John Evanoff (1914–2008), owner of the Evanoff house, was one of three brothers born to King V. and Anna Evanoff, who immigrated from Bulgaria in 1907. According to the 1940 census, King was a tailor in a men’s shop, while John, 25, was working as a sheet metal worker in a bus factory. Five years before becoming vice president of the Aero-Liner Company in 1958, John commissioned his brother Lawrence to design his home in what was often called the “Contemporary” style. Offering few traditional stylistic features or details, Contemporary homes instead relied on overall form, simple modern details, and materials to convey style. Contemporary houses were often designed by architects and were considered “high style,” in contrast to the more common Ranch-style home of the era. Common features include slightly sloped or flat roofs, overall asymmetry, expansive window walls, and the use of clerestory windows under the eaves where privacy was important. Other features – shared by Ranch-style homes – include an open floor plan, an orientation toward the rear (rather than front yard or street), and the use of windows, courtyards, and other devices to “bring the outdoors in.”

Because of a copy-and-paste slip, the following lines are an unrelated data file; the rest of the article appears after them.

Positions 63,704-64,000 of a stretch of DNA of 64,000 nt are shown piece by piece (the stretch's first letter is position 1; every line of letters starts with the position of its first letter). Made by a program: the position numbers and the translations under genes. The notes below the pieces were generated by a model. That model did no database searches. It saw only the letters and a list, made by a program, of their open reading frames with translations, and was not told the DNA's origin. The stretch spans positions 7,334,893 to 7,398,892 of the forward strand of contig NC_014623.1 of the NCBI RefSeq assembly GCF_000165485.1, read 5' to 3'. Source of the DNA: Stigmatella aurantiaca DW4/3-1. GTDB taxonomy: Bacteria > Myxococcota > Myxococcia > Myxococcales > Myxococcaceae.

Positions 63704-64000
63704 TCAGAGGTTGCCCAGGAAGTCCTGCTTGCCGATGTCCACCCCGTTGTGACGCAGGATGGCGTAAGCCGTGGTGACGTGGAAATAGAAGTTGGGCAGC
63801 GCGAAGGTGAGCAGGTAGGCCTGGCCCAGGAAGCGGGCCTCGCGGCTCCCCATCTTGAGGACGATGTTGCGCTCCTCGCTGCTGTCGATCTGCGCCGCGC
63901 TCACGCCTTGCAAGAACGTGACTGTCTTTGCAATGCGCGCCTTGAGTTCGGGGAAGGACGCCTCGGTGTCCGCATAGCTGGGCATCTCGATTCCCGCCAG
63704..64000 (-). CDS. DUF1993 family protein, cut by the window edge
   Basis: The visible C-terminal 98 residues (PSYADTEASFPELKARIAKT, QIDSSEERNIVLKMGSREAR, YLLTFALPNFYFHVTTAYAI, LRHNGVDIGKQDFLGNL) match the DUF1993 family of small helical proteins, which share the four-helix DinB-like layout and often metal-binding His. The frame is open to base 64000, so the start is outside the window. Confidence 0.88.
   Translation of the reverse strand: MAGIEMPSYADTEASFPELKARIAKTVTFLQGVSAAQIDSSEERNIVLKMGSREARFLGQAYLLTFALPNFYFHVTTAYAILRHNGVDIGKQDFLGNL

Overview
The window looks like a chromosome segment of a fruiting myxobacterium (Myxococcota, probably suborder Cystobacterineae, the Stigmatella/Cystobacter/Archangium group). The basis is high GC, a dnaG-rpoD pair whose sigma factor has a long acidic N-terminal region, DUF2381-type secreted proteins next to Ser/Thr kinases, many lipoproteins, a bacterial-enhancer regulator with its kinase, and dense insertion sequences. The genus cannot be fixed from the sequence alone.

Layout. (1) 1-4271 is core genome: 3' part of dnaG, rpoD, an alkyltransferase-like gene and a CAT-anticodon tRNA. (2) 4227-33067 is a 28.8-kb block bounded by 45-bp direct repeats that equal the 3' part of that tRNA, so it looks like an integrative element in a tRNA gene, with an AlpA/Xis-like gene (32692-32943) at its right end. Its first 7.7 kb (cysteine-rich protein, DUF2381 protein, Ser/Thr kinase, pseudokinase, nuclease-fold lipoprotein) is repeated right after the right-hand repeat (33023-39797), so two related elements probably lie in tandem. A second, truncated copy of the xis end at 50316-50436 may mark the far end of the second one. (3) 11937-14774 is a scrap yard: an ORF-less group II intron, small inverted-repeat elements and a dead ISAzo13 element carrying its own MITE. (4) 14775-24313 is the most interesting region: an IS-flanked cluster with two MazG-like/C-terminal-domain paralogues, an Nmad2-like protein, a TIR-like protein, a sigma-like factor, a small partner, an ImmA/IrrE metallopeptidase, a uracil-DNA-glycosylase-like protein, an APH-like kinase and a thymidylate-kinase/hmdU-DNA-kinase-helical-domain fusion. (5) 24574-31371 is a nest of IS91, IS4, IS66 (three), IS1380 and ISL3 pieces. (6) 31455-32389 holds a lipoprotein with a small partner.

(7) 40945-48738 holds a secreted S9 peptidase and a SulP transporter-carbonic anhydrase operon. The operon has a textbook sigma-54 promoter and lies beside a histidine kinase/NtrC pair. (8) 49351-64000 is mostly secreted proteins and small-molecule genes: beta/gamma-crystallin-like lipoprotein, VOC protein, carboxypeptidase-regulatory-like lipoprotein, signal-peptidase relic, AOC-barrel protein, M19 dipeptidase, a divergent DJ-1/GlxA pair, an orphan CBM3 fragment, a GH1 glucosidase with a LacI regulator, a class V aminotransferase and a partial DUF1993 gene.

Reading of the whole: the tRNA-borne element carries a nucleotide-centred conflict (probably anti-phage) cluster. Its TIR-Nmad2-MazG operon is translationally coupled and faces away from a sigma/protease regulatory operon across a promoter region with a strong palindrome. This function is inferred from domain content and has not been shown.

Lawrence George Evanoff was born in 1918 in Spokane. Following graduation from Lewis & Clark High School in 1936, he worked as a designer, site planner, and chief draftsman for a number of firms before earning a bachelor’s degree in architecture in 1948 at the University of Washington. He taught architectural courses at the University of Idaho until 1949, when he opened his own practice in Spokane. Though a much-published advocate for the Modern style, it was his design for the Robert N. Arick house at 30 E 39th Avenue in Spokane that garnered nationwide attention for Evanoff – a house that shares some qualities with his brother’s, namely the use of a prominent Roman brick wall as a central feature, along with a relative lack of window walls compared to other Contemporary homes. Evanoff also designed the Aero-Liner Manufacturing Plant, his brother’s business, in 1950. He formed a partnership with Nicholas Kabush in 1959; in 1971, after battling multiple sclerosis for 15 years, he was forced to retire. He died in Spokane in 1985 at the age of 67.